Tonight the storm gathers on the roof, in the chimney, against the walls of our home.
“Why is there a storm coming?” my daughter asks.
I lean against the wall, arms wrapped around knees and of all the answers gathering in my roof, my chimney, against the walls of my mind, I reply,
“I don’t know, maybe ask me tomorrow.”
This is not enough. She watches me intently. I should know everything.
“Storms come to clean.””
She nods. It has been one of those days. The atmospheric pressure driving an internal storm, a maximum capacity cloud burst. I’ve moved through the house, wild like the winds, blustering and gathering and hurling toys, dishes, blankets, papers, laundry.
“Like God cleaning?” she says, pulling her pacifier out of her mouth and tilting her head.
I push away from the wall to pick up a teething biscuit crumb, a stray hair.
“Sometimes,” I say. “Maybe.”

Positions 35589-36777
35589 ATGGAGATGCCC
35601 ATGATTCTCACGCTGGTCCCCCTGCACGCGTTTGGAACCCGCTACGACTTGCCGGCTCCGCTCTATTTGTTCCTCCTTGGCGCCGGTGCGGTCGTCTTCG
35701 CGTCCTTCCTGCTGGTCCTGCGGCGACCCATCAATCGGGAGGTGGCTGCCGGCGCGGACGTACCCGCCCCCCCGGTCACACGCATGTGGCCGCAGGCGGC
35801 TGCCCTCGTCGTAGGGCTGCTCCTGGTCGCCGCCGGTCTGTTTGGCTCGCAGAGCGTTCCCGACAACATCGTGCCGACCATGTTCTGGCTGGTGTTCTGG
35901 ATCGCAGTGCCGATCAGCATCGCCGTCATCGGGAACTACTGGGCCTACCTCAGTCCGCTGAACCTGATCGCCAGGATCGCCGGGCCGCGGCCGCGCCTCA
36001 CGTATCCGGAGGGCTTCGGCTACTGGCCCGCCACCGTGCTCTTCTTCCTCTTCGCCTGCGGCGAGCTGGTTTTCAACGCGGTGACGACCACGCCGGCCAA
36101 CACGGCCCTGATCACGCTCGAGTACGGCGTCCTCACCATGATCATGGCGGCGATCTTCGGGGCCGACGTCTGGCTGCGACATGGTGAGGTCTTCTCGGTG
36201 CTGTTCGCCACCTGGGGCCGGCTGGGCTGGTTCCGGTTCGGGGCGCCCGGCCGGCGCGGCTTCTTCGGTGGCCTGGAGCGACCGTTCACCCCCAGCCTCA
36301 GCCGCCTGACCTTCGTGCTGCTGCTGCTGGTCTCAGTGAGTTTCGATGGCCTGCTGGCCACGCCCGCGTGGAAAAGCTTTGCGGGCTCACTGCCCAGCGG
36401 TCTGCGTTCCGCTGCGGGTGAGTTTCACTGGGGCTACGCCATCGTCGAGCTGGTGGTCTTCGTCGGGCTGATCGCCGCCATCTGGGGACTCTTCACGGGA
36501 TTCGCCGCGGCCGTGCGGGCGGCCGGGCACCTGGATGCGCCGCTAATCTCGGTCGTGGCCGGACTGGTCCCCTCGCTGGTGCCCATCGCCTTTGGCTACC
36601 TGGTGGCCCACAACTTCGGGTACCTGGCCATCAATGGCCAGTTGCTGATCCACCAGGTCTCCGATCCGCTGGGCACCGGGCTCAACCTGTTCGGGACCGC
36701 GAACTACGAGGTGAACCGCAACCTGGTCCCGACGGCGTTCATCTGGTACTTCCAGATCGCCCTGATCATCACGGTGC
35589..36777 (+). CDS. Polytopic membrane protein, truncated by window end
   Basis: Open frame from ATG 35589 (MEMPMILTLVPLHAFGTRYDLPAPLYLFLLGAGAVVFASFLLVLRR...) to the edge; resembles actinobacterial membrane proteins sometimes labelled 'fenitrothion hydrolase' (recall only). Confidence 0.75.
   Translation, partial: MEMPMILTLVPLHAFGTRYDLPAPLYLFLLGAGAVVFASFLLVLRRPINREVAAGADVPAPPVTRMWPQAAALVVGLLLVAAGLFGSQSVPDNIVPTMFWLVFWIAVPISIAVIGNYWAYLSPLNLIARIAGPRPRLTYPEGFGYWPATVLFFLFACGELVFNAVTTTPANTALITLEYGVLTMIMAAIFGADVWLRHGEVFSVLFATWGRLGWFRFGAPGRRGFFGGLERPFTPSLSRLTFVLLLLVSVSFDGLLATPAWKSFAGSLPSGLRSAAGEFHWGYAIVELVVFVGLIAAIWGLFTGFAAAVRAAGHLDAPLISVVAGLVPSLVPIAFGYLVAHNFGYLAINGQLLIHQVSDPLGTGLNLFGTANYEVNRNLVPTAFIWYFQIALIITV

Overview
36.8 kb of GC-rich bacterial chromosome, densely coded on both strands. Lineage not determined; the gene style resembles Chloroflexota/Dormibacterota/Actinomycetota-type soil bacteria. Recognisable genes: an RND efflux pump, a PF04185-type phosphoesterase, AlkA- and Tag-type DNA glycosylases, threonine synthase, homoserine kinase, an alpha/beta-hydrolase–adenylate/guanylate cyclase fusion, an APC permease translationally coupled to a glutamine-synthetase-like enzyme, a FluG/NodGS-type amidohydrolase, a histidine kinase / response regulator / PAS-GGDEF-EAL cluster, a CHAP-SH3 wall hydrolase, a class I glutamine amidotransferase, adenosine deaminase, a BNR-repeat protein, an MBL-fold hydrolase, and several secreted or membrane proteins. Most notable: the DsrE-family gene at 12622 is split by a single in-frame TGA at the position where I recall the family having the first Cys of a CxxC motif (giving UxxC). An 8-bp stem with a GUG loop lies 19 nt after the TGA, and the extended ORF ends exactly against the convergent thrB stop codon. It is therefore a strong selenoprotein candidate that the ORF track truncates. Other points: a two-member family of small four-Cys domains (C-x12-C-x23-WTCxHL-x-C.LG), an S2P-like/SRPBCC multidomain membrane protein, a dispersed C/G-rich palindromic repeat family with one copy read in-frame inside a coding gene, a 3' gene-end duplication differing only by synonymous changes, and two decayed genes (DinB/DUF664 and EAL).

I’ve given my daughter nothing conclusive. I feel her eyes on me a moment longer, my fingers gathering to the crumb, the hair, a piece of gravel. She wanders down the hall, into the bedroom, shutting the door with great conclusion.
The storm gathers as I gather grains of sand to the crumb, the hair, the gravel. I gather until the voices in the bedroom settle. I gather as the gentle inhales and exhales expand into snores and snuffles
The storm is done gathering itself, it has arrived.
Rain slams against the roof, the walls, the trees, the street.
I roll sand, hair, crumb, stone, pink ribbon into a small ball of conclusion. I walk down the hall, muscles weary from clearing paths through bottles, books, dinosaurs, blankets.
I enter the bedroom, the night light catching the profile of nose, ear, arm escaped from beneath blanket. Shadows stretch from eyelashes. They pool between tangled limbs.
My small ball of conclusion, of gathered debris, has become precious between my fingers. It is the bits and pieces of our day, our living, our being.
Outside, the wind has its way with the trees, shaking and roaring, and cleaning, I suppose.
Maybe, leaves and branches and seeds; like crumbs, golden hairs, a pink ribbon are swept or rolled or carried away into a ball of God’s tidy and loving conclusion.
I don’t know, I’ll ask my daughter her thoughts in the morning.